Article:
shoulder effect

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coastal refraction

coastal refractionclick for a larger image
Aircraft at A will get erroneous reading while that at B will have no error. Alternatively, A should utilize a beacon located near coast line.
One of the errors in a direction finder resulting from the change in the direction of travel of a radio ground wave as it passes from one medium to another (i.e., from land to sea or from sea to land). Also called land effect, shoreline effect, and shoulder effect. This effect can be minimized by use of coastal beacons, in which the radio beam will leave the coast at 90°, resulting in nil refraction.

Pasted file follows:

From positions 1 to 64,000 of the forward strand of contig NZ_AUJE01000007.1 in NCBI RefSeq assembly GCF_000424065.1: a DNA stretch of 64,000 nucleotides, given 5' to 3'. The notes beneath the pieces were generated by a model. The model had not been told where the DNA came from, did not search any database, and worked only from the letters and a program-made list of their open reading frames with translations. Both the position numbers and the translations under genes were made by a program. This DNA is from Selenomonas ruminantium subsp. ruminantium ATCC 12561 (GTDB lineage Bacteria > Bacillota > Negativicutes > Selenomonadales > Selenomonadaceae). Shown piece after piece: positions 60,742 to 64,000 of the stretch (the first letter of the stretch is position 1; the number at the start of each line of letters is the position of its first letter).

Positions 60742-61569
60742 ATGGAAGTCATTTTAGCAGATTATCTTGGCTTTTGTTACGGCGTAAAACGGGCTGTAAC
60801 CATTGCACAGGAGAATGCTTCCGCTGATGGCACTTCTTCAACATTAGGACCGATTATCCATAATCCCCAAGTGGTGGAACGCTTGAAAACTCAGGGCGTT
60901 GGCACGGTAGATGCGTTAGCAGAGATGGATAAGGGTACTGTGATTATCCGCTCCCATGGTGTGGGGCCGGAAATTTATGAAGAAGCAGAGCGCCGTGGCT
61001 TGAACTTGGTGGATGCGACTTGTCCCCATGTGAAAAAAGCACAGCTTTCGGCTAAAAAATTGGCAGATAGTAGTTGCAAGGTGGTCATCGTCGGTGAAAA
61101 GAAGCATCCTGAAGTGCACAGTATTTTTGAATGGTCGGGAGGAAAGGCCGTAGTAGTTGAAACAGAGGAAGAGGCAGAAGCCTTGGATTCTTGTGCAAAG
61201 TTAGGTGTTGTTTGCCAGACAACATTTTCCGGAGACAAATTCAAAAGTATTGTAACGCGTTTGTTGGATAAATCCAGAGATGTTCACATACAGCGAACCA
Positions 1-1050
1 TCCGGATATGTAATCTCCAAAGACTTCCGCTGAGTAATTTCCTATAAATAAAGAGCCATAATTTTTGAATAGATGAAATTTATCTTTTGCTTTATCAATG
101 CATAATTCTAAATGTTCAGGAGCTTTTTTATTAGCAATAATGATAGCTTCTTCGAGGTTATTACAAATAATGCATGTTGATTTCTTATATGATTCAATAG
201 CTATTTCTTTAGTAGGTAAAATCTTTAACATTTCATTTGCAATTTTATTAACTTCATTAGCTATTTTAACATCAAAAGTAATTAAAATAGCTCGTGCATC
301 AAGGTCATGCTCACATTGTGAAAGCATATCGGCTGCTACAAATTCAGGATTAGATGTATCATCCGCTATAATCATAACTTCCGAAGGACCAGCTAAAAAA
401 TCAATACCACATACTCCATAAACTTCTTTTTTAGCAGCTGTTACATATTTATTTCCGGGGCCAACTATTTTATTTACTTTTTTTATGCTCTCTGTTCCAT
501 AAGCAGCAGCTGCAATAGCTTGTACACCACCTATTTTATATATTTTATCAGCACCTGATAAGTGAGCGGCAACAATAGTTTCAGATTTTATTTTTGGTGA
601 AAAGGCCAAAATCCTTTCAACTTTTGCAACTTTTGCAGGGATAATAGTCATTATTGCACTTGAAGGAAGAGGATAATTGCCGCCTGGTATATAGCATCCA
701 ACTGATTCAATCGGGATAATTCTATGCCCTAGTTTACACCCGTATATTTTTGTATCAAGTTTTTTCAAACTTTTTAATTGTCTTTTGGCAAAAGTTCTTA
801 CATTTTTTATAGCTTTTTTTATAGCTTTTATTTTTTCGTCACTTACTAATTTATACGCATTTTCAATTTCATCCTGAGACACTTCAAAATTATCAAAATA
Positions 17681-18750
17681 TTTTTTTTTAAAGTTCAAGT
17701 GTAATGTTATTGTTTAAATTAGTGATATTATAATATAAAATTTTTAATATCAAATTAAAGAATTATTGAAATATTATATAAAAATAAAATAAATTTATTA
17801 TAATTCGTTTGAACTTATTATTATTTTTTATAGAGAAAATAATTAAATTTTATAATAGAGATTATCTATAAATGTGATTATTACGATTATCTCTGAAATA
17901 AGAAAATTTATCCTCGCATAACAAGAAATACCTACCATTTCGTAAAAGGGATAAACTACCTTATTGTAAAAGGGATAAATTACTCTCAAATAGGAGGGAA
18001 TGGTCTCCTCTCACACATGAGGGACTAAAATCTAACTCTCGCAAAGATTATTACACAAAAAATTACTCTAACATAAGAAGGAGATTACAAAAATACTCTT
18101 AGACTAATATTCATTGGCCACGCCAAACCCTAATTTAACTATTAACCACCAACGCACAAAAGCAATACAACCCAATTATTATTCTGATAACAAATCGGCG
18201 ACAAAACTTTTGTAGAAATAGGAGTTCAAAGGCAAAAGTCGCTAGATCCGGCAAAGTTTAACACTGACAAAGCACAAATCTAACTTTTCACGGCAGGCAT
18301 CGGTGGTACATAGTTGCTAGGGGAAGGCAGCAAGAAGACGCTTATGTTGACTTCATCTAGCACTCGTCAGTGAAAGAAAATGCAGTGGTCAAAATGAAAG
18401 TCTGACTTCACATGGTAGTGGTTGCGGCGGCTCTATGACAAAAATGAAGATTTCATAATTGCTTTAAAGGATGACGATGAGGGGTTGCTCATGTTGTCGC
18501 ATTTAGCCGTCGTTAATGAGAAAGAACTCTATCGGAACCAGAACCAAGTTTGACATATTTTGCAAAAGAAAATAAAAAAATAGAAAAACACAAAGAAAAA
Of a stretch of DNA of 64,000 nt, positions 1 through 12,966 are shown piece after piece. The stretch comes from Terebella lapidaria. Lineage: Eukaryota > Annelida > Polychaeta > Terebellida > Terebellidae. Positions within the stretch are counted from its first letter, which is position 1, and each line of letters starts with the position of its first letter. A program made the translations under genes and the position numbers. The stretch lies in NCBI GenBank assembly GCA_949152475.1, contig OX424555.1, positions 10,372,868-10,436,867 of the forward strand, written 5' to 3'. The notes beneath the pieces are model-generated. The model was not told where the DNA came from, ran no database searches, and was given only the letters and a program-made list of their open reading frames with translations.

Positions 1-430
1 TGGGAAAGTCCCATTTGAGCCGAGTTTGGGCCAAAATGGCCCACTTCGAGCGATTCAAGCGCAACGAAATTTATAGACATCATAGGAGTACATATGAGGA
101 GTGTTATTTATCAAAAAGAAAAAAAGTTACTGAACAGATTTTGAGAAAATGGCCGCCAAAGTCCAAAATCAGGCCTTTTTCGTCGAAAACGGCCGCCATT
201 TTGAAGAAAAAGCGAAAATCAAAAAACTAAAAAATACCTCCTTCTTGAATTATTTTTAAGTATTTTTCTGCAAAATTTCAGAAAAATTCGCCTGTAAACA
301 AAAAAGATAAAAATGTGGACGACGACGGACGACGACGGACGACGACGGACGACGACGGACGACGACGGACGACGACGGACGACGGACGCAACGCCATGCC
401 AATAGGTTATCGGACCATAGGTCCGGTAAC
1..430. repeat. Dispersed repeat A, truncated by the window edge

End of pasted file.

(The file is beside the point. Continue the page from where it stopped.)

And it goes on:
An Illustrated Dictionary of Aviation Copyright © 2005 by The McGraw-Hill Companies, Inc. All rights reserved
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In contrast, removal of the hardness/ shoulder term causes the [R.sup.2] value to decrease to 68.8 percent, which does indicate a strong shoulder effect.
For practical design purposes, this regression expression--which illustrates "shoulder effect"--can be further simplified to the form:
The tenons measure 0.6 inches (15.2 ram) in diameter, so the corresponding estimated flexural stress, [s.sub.4], developed in the tenons (independent of shoulder effects) would be